This week's Game Beckons Game Ball goes to, not surprisingly, Justin Braun. A one assist, two goal game, with the second goal being the game tying goal to salvage a draw and continue an undefeated streak at Carroll Stadium will usually garner a player a lot of accolades. Yet, the man who turned 30 the day before showed his value for this team. Braun spent the entirety of the first half in the offensive half of the field (see first touchmap below) working with Speas to attack the Puerto Rico goal. Zayed's addition to the field in the second half did not push Speas back into the midfield, which is his officially listed position. Officially listed forward Justin Braun dropped back into the midfield and had a third of his touches in the defensive half as he came back looking for the ball and defended. Despite his presence in the defensive half, he seemed to always be available going forward. His work rate is undeniable and if not for an amazing reaction save by Spangenberg in the waning minutes, I would be writing about Braun being a major factor in winning three points instead of saving one.
NASL/Opta Touchmap - Justin Braun - 1st Half
NASL/Opta Touchmap - Justin Braun - 
NASL/Opto Average Position
One last graphic that surprised me during first inspection, but makes more sense as I look at it. The team listed the lineup for the game as a 4-4-2. On paper, that's the players that Coach Hankinson utilized. Their actual use, however, got inverted to a 2-4-4. With Vuko and Franco flying up the wings, their average position for the course of the game actually pushed them into the midfield. That pushes Smart and Thompson higher up the field. It's not a graphic we've seen, maybe ever, for an Indy Eleven, but in an early part of a season where the backline has been cobbled together in a fashion different from the preseason expectations, it looks like the best defense might be a good offense. Coach Hankinson has always stressed defense, but at least for this game against Puerto Rico, they showed that they have the talent and ability to be more offensive in nature. The Eleven are going to play Puerto Rico again on Saturday, in Puerto Rico, and I would be surprised if the team has the same mentality of going forward that they showed yesterday. A draw on the road has often been the goal and back-to-back games against the same opponent would seem like the time that Hankinson (and likely a Falvey led backline) would be more defensive in nature.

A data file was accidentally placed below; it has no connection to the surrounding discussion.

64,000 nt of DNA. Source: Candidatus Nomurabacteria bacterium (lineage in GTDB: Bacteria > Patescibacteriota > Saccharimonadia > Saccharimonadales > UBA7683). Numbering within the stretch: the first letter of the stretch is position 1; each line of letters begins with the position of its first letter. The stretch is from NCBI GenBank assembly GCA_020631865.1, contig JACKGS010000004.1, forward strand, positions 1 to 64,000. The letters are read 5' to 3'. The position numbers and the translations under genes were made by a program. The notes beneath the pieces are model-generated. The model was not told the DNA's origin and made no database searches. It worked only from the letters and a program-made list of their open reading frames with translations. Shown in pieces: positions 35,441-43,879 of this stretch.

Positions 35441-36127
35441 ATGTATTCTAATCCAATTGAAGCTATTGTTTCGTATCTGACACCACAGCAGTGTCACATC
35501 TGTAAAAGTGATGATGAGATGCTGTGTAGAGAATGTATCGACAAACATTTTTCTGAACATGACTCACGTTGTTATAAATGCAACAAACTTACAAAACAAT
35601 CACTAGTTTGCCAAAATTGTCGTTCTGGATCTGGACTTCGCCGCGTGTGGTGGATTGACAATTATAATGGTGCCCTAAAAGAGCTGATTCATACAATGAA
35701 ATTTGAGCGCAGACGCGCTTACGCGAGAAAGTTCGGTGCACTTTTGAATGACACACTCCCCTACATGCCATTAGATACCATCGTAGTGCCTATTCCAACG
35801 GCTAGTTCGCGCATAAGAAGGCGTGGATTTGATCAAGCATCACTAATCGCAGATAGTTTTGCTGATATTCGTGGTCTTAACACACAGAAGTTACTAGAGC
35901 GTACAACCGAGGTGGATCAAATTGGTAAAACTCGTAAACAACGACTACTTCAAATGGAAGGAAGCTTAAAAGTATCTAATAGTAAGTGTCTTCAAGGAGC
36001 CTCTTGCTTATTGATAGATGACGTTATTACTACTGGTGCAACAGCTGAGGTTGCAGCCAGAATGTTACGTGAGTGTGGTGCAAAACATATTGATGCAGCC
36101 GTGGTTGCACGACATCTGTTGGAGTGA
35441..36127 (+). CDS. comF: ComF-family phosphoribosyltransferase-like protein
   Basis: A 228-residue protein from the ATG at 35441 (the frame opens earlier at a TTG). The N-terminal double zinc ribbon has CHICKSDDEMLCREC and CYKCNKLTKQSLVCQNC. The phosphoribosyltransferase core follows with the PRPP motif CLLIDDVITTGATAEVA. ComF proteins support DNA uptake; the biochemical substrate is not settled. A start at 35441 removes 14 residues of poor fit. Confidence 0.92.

Don said...

Great recap Drew.

I do like the photos accompanying the lineup.

Jeff C. said...

Great write-up of a frustrating (though ultimately half-satisfying) game. Like you, I hadn't realized just how far forward Indy was pushing. I definitely noticed the difficulty they had keeping up with Puerto Rico's passing and movement once Puerto Rico got into the Indy end, however--Puerto Rico seemed to zip the ball around quickly and effectively, due in part I suspect to team speed and in part to Indy's patchwork defense. I've been worried about team speed since the team began signing veterans in the 2015-16 winter, and this game did nothing to allay those fears.

I did notice the difference in the way Puerto Rico players and Indy players responded to being touched while on the ball. I particularly recall one of the Eleven--I think it was Zayed--being pushed in the box while on the ball, staggering to maintain his footing, and not getting the call. Extremely irritating. Still, Indy fought back and got the tying goal, for which I'm grateful.